Here is my sleeve facing, immediately after sewing that seam. You can see the right side of the fabric and non-adhesive side of the interfacing are seamed together at the edge of the facing. Now we have to press it and make it pretty. This is the fussy part, since you have to be careful with the iron. Don't want to fuse interfacing to the wrong spot!
The first thing that I do is press just the seamline flat onto the interfacing. With the fabric/interfacing unit right side down on the pressing surface, gently glide just the tip of your iron along the seamline, lightly adhering the interfacing to the seam allowance. This is sort of a fusible understitching and helps your interfacing side roll to the inside and stay invisible.
Now fold your interfacing down onto the wrong side of the fabric right along the seamline. Favor the fabric side slightly so that the seam rolls to the interfacing side and is hidden in the final garment. I always like to press along the seam first all the way around, then fuse the body of the interfacing to the fashion fabric in sections. You may find that your interfacing hangs off the edge a little. Just trim it away when you are finished fusing.
See how nicely the seams are enclosed? That's my favorite thing about this method! Since you seam the fabric and interfacing separately, the seams are sandwiched and fused between them in the final garment.
And here is how it looks in the finished garment! Smooth and clean, with  no unsightly lumps from a turned under hem or a serged edge.

18 comments:

  1. I have been meaning to say, I'm really interested in trying your technique for hems using fusible thread. Thanks for taking the time to write about that technique!!

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  2. I love it! I remember seeing that pattern on Vintage Martini for months and liking it. Glad you got it and even more excited that it was one you had been searching for! =) You look beautiful in it!

    I'm working on my shirtwaist dress too - a 1939 pattern also from Vintage Martini. =) Mine also has the side zipper with the center front buttons on the bodice. The way vintage dresses closed are so interesting! Instead of a scalloped neckline, mine has a detachable revers (a second collar) that's really fascinating. They just don't make 'em like they used to!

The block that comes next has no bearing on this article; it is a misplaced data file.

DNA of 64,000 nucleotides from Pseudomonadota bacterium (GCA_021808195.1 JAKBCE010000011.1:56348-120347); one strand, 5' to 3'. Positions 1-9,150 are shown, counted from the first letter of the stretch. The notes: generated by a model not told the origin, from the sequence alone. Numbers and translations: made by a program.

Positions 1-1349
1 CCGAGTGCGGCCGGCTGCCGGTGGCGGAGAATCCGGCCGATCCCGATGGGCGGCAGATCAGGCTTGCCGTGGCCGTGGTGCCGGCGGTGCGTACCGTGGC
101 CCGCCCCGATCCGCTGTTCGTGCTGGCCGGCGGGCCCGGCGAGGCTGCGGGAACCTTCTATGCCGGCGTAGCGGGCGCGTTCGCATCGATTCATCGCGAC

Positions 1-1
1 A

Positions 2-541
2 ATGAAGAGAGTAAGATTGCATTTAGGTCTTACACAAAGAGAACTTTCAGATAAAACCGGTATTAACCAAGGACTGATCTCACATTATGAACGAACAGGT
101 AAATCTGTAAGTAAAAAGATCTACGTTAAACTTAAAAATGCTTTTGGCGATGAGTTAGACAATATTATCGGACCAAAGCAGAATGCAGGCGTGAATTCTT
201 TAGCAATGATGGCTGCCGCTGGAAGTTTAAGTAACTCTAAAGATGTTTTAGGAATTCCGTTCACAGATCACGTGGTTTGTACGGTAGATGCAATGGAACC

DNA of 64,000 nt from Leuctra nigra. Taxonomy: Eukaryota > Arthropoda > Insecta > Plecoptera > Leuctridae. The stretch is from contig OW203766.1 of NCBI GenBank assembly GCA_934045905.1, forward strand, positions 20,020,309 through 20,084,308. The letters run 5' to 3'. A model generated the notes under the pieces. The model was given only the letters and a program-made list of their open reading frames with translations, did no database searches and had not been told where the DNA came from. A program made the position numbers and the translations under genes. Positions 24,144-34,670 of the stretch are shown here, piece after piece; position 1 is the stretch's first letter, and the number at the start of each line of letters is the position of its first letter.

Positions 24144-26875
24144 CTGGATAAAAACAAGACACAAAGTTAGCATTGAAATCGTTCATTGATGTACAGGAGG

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  3. So pretty! I love that scalloped neckline. I can see why you stalked this pattern.

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  4. I love it Katie - and I'm going to investigate this technique more -I'm sewing a day dress this weekend and the clean finish technique may be exactly what I need! Thanks!! BTW, Fantastic Job on your dress - the result is fab! And, I do think the fabric reminds me of vintage.

    P.S. I've had trouble commenting on some blogs since I switched to bloglovin but finally figured it out. . . I'm an avid reader of yours.

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  5. Katie,

    I'm loving this new dress. It's so pretty on you and I love the covered buttons. Beautiful dress!

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  6. Super cute dress. Love the scalloped edges.

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  7. you and the dress look lovely and i love how you've done your hair to match. :)

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  8. gorgeous Katie! and thanks for the tute!

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  9. I'm so glad you found this pattern near your size cause I LOVE this dress. The scalloped neckline really is a show stopper.

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  10. Lovely vintagey dress. The scallops are so feminine and pretty.

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  11. Really lovely. I especially like the scallops, but I also think I prefer the slimmer skirt to the fuller.

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  12. I love this, it is so pretty.

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  13. That's a lovely vintage looking dress. Very pretty.

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  14. I love the dress and it looks beautiful on you! It sure is great finally getting the pattern you've been coveting, isn't it? :)

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  15. Oh My!! This is gorgeous and a real winner! I just love those sleeves and that fabric and the neckline! I may have to find myself this pattern.

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  16. My goodness it's adorable. Love the neckline. I've used that method on my facings for years. It just lays so much nicer.

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  17. A very pretty dress. Love the print.

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  18. Beautiful vintage dress. You look great.